NHL Free Agency: 4 Problems Free Agency Won't Fix for the New York Rangers

Alex DavidowContributor IIISeptember 3, 2012

NHL Free Agency: 4 Problems Free Agency Won't Fix for the New York Rangers

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    The New York Rangers have to be considered one of the big winners of free agency, until you remember that Rick Nash was acquired via a trade and not in free agency. Even still, the Rangers did use free agency to add veterans in key areas and to compensate for lost players.

    The question is, did they do enough to overcome the problems that bounced them out of the playoffs during the Eastern Conference Finals?

    Rick Nash certainly adds a missing element to the team, but the Rangers, despite their record, struggled in many areas in 2011-12, and consistently great play could only really be found between the pipes by Henrik Lundqvist.

    Here are four potential problems the Rangers may face in this upcoming season:

Improving the Power Play

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    The Rangers ranked 23rd in the NHL during the regular season on power-play percentage.

    That's the eighth worst power play in the league.

    Rick Nash will certainly help on the power play, especially with his ability to carry the puck into the zone, but the Rangers need to set up and move the puck quicker to score more often when they have a man advantage.

    The Rangers are obviously very happy to have Nash, and he will contribute on the power play, but power-play efficiency starts with the point man, and that position most likely still belongs to Michael Del Zotto, who still needs to learn how to quarterback a power-play offense.

    Time will tell if Nash is the addition this unit needed or if they will let another year go by with a subpar power play.

Winning Faceoffs

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    The odds of the Rangers winning a faceoff in 2011 were a coin flip.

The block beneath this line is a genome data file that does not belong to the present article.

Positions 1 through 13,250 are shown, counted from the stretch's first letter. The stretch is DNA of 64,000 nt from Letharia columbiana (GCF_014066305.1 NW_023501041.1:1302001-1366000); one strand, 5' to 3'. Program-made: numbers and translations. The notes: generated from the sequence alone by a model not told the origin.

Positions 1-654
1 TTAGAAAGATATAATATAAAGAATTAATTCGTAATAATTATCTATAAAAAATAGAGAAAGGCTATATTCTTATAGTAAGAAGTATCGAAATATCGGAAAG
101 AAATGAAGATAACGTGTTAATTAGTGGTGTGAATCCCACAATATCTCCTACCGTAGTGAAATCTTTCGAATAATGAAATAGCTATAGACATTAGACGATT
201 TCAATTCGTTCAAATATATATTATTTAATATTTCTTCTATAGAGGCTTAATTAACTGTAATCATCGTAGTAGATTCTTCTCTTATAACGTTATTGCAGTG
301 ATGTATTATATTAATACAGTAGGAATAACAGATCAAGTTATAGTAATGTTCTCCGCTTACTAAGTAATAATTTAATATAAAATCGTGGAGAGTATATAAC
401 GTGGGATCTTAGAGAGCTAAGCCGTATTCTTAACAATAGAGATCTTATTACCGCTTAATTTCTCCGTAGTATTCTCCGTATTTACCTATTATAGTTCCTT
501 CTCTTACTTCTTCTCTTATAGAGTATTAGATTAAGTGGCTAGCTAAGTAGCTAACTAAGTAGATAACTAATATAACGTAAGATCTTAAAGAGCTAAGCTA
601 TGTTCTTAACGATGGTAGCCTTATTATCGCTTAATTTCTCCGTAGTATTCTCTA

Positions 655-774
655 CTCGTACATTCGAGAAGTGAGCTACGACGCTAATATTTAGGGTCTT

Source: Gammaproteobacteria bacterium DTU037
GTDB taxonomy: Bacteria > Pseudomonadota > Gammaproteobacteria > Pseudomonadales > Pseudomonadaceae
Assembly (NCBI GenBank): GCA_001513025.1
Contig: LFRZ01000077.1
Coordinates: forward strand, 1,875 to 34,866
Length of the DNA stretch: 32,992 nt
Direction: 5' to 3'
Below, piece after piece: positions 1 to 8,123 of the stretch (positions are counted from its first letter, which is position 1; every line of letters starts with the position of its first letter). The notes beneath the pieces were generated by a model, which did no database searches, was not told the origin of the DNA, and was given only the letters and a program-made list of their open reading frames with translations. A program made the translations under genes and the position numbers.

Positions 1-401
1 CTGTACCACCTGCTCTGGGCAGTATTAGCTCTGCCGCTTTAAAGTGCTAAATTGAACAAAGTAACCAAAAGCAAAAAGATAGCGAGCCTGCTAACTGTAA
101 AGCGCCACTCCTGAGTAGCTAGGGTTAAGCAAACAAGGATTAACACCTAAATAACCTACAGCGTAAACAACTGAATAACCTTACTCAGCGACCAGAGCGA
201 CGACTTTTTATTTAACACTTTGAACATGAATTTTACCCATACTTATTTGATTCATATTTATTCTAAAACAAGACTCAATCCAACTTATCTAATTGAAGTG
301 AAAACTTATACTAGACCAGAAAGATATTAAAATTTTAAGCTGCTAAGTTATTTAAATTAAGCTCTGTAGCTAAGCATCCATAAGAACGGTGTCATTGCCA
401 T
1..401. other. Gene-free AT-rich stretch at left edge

Literally, the Rangers won exactly 50.0 percent of their faceoffs during the regular season, and that figure dipped to 48.4 percent during the playoffs.

    The Rangers are returning their top-three centers in Brad Richards, Derek Stepan and Brian Boyle, but they also added a faceoff specialist of sorts in 36-year-old Jeff Halpern.

    Halpern was the fifth-best faceoff man in the NHL last season, and the Rangers are hoping that skill matures with age—and not just for Halpern.

    22-year-old Derek Stepan will probably see more time on the ice this season, and winning more faceoffs will be a major indication that Stepan is developing in the right direction.

Protecting the Talent

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    The Rangers went to great lengths to keep their talented core of young players together, and now that they all are still in blue, who will protect them?

    The Rangers lost their top-two most-penalized players this offseason: Brandon Prust and Brandon Dubinsky.

    Prust's physicality will be missed greatly as he often sparked the team with a big hit or fight at a momentum-swinging moment.

    The mental boost a team gets from seeing a teammate sacrifice his body is an important part of the game, but it's tough to quantify.

    Hoping to take Prust's role will be 34-year-old Arron Asham. The former Penguin took a big cheap shot during the playoffs against the Flyers, but I'm sure the Rangers have spoken to Asham about that, and he won't be bringing that type of game to New York.

    Mike Rupp is still on the roster, and Stu Bickel may have to embrace the role of enforcer if he wants to get on the ice.

Lack of Depth on Defense

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    As the playoff games mounted, the Rangers' defensive pairings were exposed as overworked.

    This young unit, which includes Dan Girardi as the oldest at 28, is asked to block a lot of shots under Tortorella's system, and fatigue caught up with them during the 2011 playoffs.

    Pending Michael Del Zotto's contract, this unit will look the same in 2012 as it did in 2011, with the hope that Michael Sauer reaches full health and can contribute.

    During the playoffs, Girardi, McDonagh and Staal each averaged over 25 minutes per game, and that's a lot to ask of any three players.

    If Del Zotto, Stralman, Bickel and others can improve their play, then Tortorella can trust them in key situations.

    In many aspects of the game, the Rangers will depend on young players to improve and play like they belong in the NHL. Without those contributions, Rick Nash or not, the Rangers will have problems.